More shoppers are turning to online options, but traditional brick-and-mortar stores are still thriving. In fact, retail construction over the next few years could be more in demand than ever. But in order to be competitive, retail developers, architects and construction companies need to stay on top of the designs that a new generation of consumers are looking for. Here is a breakdown of some of the most popular trends in store design.
Eco-friendly construction immediately suggests a responsible tenant with a social awareness that consumers empathize with and appreciate. While this isn’t a new trend, you can take it one step further by incorporating green technologies into store plans. Sustainable and recycled materials, solar panels, LED lighting, and smart technology to automate heat, AC, and smart lighting both inside and out will click with consumers as well as save money on running costs.
Most people naturally prefer to be outside in the sunshine, rather than trapped in cluttered aisles under harsh fluorescent lights. As part of eco-friendly retail construction, you can give consumers more of a natural vibe to automatically elicit a freer mood. This could include skylights, high windows, UV bulbs, potted plants and shrubs, and waterfalls or fountains. You may want to leave at least one common area where you can combine these features into a pleasant and relaxing spot.
Unique construction is also important. Rather than creating bare-bones, functional interiors, your plans should incorporate your creative tastes to give both indoor and outdoor spaces some character. Retail centers that are more unique give consumers the idea that you’re providing a special shopping experience. The right furniture, fixtures, and even aromas can make a difference. Industry décor, such as walls decorated with sports memorabilia in a sporting goods store, add comfort and incentive to shoppers. They feel they’re in the right place.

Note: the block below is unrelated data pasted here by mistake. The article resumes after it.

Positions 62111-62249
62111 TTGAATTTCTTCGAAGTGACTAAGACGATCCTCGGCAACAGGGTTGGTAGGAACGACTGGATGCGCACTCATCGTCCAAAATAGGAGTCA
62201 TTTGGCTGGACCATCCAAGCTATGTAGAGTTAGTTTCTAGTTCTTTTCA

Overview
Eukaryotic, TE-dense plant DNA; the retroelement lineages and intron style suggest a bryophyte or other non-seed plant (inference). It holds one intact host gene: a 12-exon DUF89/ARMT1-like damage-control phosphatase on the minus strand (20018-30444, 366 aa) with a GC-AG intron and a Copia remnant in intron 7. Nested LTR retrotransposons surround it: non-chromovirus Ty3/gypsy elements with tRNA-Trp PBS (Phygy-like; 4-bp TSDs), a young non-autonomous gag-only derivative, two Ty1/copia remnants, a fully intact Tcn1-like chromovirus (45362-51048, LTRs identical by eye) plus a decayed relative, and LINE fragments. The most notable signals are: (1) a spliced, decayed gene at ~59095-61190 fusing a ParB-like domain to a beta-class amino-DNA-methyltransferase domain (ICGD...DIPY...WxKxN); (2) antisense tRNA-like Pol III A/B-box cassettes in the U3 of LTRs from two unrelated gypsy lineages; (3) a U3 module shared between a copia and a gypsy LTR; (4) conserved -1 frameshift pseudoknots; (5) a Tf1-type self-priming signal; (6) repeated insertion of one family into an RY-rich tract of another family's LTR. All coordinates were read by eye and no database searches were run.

Location, Location, Location
Location means everything. Sadly, business growth doesn’t come easily, if at all, to some areas. Some “boutique” retail centers get by with higher margins and catering to a specific clientele. But they, and small town businesses, have a limited market and therefore limited potential. It pays to do some research and find an environment where business is not only thriving, but provides you the right balance of low costs, high traffic, and the most promising demographics for your tenants. Understanding the culture and preferences of your target market is important in making the choice.
Bigger is Not Better
Planning big structures in anticipation of growth may not be the best choice. It means you have higher taxes, have to stock more inventory to keep shelves from looking bare (or keep more tenants to fill your storefronts), and spend more on maintenance. Big, generic, warehouse-type outlets work with some discounted products, but today, more consumers are looking for the shopping experience even more than price. Shopping should be fun and satisfying, and that starts with unique construction. Don’t pay for space you don’t need.
You might also think about planning space for those extra touches and incentives like vending machines, bargain bins, coffee shops, and so forth. Functional vs customer-centric use of space can spell the difference between a generic department store feel and a more pleasing experience. Including technology like free Wi-Fi, product lookup kiosks, internet cafes, phone charging stations, and other services could also draw more customers.
Today’s consumers want a more atmospheric, engaging experience than the generic feel of the big chain companies. We can help you make the right decisions before you spend a penny. Please call our office or click here to learn more about how our experienced team and no-obligation planning packages can help your business.